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  • Hey, it's Marie Forleo and you are watching MarieTV, the place to be to create a business

  • and life you love.

  • My guest today is a woman that I have admired for years, and if you've ever wondered how

  • you can create a product or a service or something in this world that truly stands out from the

  • crowd, this is the episode for you.

  • Renée Mauborgne is a professor of strategy at INSEAD, the world's second largest business

  • school.

  • She served on President Barack Obama's board of advisors on historically black colleges

  • and universities, is a fellow of the world economic forum, and received the Nobels Colloquea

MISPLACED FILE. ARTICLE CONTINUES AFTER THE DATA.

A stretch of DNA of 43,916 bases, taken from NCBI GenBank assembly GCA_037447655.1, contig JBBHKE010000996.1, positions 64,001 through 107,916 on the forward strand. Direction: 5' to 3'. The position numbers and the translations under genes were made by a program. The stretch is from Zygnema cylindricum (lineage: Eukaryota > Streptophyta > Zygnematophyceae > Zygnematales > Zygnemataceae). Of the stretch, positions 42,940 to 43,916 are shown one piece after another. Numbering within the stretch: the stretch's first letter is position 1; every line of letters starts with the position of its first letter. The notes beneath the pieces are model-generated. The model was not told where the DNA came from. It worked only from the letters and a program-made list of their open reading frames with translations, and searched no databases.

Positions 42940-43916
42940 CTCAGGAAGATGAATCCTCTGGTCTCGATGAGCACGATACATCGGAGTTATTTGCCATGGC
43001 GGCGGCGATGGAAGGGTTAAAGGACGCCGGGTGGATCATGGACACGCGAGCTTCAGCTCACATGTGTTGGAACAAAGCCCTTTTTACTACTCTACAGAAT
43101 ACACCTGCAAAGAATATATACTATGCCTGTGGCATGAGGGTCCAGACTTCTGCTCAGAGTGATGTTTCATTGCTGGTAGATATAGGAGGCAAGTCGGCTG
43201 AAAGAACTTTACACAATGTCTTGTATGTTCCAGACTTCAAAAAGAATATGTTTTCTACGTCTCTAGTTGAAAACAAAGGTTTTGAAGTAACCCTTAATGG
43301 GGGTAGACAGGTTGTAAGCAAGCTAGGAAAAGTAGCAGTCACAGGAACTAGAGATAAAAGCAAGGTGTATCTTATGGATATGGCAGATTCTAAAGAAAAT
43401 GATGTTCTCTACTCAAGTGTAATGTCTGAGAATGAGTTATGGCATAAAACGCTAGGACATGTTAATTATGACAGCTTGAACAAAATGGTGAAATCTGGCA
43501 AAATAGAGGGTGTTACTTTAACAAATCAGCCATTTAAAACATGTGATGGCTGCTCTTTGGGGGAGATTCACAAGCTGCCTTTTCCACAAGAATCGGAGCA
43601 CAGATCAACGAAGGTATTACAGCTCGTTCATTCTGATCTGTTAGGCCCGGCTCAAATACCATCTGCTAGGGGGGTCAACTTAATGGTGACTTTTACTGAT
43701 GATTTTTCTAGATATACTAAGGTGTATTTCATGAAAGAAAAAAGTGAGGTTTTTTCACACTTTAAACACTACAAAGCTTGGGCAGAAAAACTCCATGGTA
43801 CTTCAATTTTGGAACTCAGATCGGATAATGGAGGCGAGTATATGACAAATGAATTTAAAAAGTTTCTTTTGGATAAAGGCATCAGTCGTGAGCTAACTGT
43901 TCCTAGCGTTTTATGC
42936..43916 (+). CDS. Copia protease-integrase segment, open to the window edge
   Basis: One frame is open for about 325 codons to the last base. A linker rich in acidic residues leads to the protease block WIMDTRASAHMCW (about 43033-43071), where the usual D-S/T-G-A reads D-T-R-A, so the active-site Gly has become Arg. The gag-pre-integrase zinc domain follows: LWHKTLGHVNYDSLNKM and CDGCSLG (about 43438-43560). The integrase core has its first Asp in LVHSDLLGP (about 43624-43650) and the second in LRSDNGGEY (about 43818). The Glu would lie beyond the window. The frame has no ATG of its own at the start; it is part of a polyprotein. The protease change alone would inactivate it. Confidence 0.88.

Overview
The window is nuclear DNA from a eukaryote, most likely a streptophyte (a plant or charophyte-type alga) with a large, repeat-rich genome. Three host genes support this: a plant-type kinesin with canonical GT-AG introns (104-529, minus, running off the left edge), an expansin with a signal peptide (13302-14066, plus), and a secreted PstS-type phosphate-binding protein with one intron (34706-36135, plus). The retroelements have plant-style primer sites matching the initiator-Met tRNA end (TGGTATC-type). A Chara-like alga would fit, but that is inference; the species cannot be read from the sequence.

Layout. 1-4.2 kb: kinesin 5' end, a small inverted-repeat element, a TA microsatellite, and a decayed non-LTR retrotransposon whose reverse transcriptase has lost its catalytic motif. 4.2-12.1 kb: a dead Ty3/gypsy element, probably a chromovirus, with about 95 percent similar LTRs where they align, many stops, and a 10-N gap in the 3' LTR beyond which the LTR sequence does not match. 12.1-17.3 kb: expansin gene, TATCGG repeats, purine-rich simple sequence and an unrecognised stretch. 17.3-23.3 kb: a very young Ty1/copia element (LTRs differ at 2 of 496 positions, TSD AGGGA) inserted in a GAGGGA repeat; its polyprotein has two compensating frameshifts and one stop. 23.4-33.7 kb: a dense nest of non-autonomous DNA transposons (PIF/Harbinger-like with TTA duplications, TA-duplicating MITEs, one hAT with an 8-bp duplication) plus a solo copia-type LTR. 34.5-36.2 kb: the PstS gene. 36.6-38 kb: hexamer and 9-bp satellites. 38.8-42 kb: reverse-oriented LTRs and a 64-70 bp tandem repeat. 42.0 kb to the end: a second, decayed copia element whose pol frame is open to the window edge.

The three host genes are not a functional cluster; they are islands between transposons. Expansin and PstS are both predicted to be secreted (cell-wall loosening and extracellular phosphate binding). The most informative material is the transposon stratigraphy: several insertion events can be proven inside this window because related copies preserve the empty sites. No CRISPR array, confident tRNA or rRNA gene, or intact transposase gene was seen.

• prize for leadership on business and economic thinking.

  • Renée is the coauthor of Blue Ocean Strategy, a bestseller that's been published in a

  • record breaking 44 languages across five continents, selling over 3.6 million copies and winning

  • numerous awards.

  • The indispensable follow up, Blue Ocean Shift: Beyond Competing, Proven Steps to Inspire

  • Confidence and Seize New Growth, is available now.

  • Renée, it is so good to have you here on the set of MarieTV.

  • I'm so glad to be here.

  • So, we'rethis is like mutual admiration society.

  • Yeah.

  • So I think you know this, but I have talked about Blue Ocean Strategy – I think I've

  • told tens of thousands of people, and I'm not exaggerating there, to get that book,